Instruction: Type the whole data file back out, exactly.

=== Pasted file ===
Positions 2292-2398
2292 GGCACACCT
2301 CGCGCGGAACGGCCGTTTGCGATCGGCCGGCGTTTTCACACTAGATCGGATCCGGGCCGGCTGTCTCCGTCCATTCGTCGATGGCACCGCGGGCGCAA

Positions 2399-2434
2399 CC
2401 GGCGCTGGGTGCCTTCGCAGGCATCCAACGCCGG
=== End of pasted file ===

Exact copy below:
Positions 2292-2398
2292 GGCACACCT
2301 CGCGCGGAACGGCCGTTTGCGATCGGCCGGCGTTTTCACACTAGATCGGATCCGGGCCGGCTGTCTCCGTCCATTCGTCGATGGCACCGCGGGCGCAA

Positions 2399-2434
2399 CC
2401 GGCGCTGGGTGCCTTCGCAGGCATCCAACGCCGG